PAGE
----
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Despite shortage, nursing schools reject thousands of applicants

Students are being turned away due to a lack of qualified teachers

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America’s nursing shortage is being perpetuated by the fact that nursing schools are turning away thousands of qualified applicants, CNN reports.

Meanwhile, scores of experienced nurses are retiring and there aren’t enough new nursing graduates to take over where they left off -- which is a problem, considering baby boomers are aging and the nation’s health care needs are growing.

"There's tremendous demand from hospitals and clinics to hire more nurses," Robert Rosseter, spokesman for the American Association of Colleges of Nursing, told CNN Money. "There's tremendous demand from students who want to enter nursing programs, but schools are tapped out."

Qualified applicants rejected

There are currently three million nurses in the country. The supply of new graduates will have to reach one million by 2022 in order to take care of the nation’s future health care needs, according to estimates from the American Nurses Association.

Last year, however, nursing schools rejected more than 56,000 qualified applicants for undergraduate nursing programs. In fact, nursing schools have rejected around 30,000 applicants who have met admissions requirements every year since 2008, according to the American Association of Colleges and Nursing.

"Some of these applicants graduated high school top of their class with a 3.5 GPA or higher," said Rosseter. "But the competition to get into a nursing school right now is so intense."

Nursing careers in high demand

Although far from an easy career, nursing professions have become highly sought after because they boast an entry-level living wage, as well as built-in flexibility and mobility.

"You can work three 12-hour shifts and get four days off," said Jane Kirschling, dean of the University of Maryland School of Nursing in Baltimore. Nurses can also pick up a position at a different location, with a different employer, or in a different specialty for the rest of their lives.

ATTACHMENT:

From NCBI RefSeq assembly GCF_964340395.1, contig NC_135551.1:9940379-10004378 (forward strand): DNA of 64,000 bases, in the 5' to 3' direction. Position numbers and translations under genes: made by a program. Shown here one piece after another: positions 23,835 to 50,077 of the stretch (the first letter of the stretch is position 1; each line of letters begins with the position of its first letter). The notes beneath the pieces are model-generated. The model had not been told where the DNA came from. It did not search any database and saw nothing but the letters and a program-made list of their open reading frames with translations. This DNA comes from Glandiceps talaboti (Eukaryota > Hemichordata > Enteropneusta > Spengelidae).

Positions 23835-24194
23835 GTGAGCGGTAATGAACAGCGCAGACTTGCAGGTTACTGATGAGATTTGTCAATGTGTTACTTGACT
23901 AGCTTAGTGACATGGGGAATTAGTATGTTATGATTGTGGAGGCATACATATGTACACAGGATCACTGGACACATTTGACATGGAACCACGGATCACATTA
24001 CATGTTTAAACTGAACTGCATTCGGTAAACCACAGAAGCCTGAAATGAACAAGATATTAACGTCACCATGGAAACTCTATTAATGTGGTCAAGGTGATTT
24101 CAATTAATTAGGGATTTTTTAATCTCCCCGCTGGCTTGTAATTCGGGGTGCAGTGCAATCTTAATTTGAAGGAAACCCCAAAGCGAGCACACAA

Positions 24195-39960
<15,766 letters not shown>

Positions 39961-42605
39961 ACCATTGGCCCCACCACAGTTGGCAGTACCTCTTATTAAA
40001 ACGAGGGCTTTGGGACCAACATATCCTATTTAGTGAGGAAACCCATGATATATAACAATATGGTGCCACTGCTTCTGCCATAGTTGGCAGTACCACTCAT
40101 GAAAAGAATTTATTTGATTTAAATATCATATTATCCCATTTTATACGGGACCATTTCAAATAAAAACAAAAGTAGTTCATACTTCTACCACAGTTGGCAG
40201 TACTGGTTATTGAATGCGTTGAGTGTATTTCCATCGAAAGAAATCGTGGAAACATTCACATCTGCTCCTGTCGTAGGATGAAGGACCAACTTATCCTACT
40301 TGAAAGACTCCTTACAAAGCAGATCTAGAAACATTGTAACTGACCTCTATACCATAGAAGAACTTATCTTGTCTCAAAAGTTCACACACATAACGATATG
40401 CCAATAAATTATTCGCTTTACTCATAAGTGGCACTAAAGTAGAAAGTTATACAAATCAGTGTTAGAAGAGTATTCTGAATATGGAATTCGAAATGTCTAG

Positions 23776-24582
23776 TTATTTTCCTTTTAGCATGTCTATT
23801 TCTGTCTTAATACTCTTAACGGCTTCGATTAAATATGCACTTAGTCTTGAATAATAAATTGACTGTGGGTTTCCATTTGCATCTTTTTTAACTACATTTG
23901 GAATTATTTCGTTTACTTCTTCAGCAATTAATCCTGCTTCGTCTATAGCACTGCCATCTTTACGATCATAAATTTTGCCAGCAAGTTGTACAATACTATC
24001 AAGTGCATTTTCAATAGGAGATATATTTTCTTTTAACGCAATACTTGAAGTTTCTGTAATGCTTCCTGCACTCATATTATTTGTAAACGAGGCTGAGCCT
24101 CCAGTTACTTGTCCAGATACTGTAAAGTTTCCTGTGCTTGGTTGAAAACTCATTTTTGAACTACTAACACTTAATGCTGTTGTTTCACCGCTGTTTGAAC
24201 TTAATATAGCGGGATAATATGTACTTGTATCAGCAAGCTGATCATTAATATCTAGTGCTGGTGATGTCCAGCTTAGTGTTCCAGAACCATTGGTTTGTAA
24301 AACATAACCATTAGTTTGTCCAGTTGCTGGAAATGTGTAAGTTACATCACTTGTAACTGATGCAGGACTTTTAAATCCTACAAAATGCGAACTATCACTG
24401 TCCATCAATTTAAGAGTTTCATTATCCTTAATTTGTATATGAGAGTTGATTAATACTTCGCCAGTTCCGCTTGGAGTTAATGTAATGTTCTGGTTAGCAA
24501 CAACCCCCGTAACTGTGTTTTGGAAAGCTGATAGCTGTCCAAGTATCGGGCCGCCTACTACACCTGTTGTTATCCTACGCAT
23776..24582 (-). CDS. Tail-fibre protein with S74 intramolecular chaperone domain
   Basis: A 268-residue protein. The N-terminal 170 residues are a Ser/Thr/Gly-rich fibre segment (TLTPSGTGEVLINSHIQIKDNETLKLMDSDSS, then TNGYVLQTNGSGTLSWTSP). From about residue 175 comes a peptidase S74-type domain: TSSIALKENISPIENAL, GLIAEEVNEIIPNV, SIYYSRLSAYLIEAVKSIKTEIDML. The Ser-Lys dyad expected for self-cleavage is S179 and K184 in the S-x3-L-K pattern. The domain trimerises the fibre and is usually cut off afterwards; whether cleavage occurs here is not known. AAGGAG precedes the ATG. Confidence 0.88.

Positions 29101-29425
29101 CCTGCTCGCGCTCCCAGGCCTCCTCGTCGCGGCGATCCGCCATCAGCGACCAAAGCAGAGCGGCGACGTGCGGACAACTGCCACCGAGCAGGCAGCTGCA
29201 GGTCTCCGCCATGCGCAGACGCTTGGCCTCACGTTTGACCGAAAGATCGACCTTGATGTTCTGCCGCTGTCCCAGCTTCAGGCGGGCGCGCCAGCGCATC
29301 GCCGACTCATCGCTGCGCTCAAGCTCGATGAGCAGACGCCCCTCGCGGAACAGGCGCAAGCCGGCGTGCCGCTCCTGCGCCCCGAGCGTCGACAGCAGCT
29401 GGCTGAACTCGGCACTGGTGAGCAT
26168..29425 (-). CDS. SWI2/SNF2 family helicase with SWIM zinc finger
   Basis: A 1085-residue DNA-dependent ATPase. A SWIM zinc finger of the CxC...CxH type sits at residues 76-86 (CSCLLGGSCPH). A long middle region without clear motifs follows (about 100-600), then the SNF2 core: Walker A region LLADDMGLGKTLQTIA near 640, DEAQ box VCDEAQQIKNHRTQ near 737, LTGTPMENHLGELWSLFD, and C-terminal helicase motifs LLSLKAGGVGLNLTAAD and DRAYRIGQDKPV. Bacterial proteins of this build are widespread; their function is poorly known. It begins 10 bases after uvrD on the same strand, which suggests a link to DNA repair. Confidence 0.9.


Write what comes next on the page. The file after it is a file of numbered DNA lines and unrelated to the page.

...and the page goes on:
"There's tremendous growth opportunity," said Kirschling.

Schools facing constraints

Nursing schools are having a difficult time getting qualified teachers because many would have to take a significant pay cut to leave nursing and join academia.

The average salary of a nurse practitioner is $97,000 compared to an average salary of $78,575 for a nursing school assistant professor, according to the American Association of Nurse Practitioners.

Nursing programs are devising ways to accommodate more students while dealing with a decreased volume of nursing students, as well as a faculty vacancy rate of over 7 percent in nursing programs.

Mott Community College in Flint, Michigan offers an accelerated 16-month undergraduate program designed for veterans with medical experience who want to transition into a nursing career.

“These bridge programs could really help with the [nursing] shortage,” said Rebecca Myszenski, dean of the division of Health Sciences at Mott Community College. "You have to address the nursing shortage by thinking out of the box."

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